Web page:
Any type of mandatory training will likely make employees feel a bit apprehensive. However, compliance training courses are a must and will benefit employees and the organization when conducted properly.

This means learning how to engage an audience, keep them interested, and learn about compliance in a fun way. But how can you do that? Besides using tools like True Office Learning, we rounded up a few excellent compliance training examples to use.

1.    Compliance Test

In compliance, assessment is crucial. Unfortunately, it usually results in standard box-ticking exercises, which has engagement fall way too fast.

Instead, you can amp up the engagement through a compliance test using question pools. Here are reasons why it works:

·        There are various question types that keep learners engaged with very minimal risk of repetition.

·        You can add light-touch scenarios to make sure all questions are relevant. Learners can apply what they learned in realistic situations instead of just checking their knowledge.

·        Learners won’t be likely to answer the same questions again. That way, you’re assured that learners really understand the training’s content and can’t share answers.

2.    Test-First Approach

Businesses should conduct compliance training annually. However, we’re known to conduct the same old programs year by year, which has made employees groan and say, “not again!”

Change it up a notch with a test-first approach, so people spend time on the training they actually need, saving time and money. Use scenario-based questions, which keep things relevant and exciting.

Through testing first, users will only view content they require, with the content being short and focused for easy digestion.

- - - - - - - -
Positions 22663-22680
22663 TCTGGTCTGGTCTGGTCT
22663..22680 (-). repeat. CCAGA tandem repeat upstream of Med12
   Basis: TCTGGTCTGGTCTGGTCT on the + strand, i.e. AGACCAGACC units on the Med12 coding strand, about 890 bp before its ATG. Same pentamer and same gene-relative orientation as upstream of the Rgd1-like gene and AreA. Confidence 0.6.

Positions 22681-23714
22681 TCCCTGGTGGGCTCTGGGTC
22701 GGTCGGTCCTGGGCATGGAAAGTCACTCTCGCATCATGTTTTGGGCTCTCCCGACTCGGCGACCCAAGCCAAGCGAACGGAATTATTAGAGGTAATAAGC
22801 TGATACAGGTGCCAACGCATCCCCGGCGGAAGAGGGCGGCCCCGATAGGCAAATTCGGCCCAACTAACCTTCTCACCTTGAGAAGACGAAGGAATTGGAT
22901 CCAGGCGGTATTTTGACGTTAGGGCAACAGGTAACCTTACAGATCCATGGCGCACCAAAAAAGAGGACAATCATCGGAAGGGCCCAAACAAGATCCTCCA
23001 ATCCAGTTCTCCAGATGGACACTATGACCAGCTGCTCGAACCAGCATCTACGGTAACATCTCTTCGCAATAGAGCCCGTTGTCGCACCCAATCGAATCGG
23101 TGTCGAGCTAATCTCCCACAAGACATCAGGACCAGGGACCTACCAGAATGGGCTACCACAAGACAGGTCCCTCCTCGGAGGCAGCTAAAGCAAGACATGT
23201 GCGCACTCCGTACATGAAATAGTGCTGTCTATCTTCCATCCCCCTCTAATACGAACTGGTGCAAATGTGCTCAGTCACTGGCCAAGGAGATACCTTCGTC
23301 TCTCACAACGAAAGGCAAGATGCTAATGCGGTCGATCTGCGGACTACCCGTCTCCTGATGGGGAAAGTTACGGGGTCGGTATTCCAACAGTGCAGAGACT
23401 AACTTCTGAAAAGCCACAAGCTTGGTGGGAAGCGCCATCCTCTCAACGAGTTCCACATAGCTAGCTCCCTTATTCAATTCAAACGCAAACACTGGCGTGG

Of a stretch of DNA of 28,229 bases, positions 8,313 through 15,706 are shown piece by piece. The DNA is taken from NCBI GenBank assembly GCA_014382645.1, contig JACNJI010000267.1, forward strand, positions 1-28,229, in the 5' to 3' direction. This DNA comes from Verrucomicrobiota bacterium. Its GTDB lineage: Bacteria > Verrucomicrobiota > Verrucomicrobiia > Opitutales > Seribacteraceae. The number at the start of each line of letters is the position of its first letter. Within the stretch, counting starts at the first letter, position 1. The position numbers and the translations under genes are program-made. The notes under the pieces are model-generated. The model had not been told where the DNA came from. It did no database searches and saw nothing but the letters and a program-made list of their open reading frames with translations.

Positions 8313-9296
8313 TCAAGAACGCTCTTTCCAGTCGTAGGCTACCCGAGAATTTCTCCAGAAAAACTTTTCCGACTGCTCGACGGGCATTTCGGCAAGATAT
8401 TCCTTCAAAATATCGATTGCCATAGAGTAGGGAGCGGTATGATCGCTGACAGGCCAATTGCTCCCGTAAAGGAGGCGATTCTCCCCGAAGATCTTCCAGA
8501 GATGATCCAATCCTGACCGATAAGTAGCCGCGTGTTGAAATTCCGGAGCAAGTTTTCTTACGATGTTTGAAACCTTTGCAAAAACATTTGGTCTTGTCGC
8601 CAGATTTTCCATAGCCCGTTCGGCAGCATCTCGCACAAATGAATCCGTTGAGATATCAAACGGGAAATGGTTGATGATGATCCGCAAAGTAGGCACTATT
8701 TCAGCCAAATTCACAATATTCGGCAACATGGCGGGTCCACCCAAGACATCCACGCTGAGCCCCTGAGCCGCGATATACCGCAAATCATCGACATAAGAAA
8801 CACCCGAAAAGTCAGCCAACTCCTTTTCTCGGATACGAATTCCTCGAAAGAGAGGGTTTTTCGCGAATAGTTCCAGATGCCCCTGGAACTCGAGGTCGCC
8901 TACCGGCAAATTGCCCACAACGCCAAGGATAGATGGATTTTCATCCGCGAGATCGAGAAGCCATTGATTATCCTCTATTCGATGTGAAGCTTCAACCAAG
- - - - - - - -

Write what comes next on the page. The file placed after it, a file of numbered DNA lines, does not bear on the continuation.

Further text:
3.    In-Depth Compliance Training

We recommend breaking down compliance training into smaller chunks, which can hold employee attention further. It also prevents employees from clicking things without reading just to get things over with. Furthermore, smaller chunks of information lead to a better focus on specific behaviors and learning points.

We recommend breaking modules down into smaller topics and leading them to one page per section rather than long texts. That way, employees can see all sections of the compliance course at a glance, getting more of a sense of progress as they finish a section. Just make sure that you include practical assessment questions and application-focused activities to make the entire course more active than passive.

4.    Step-by-Step Process

When employees have to delve into practical compliance processes, you need to make sure it’s straightforward to digest. You can try using a visual menu, breaking up the steps of processes.

A visual menu with a step-by-step process works as every step is a separate topic, organized by process order. Employees get a whole process overview to see the bigger picture before heading to further detail.

You can adjust the topic design, making it suit the complexity of specific processes. In the end, you can show case studies of how to use the steps in real life.

Wrapping It Up

Hopefully, these examples gave you more insight into what kind of compliance training you can run for your employees.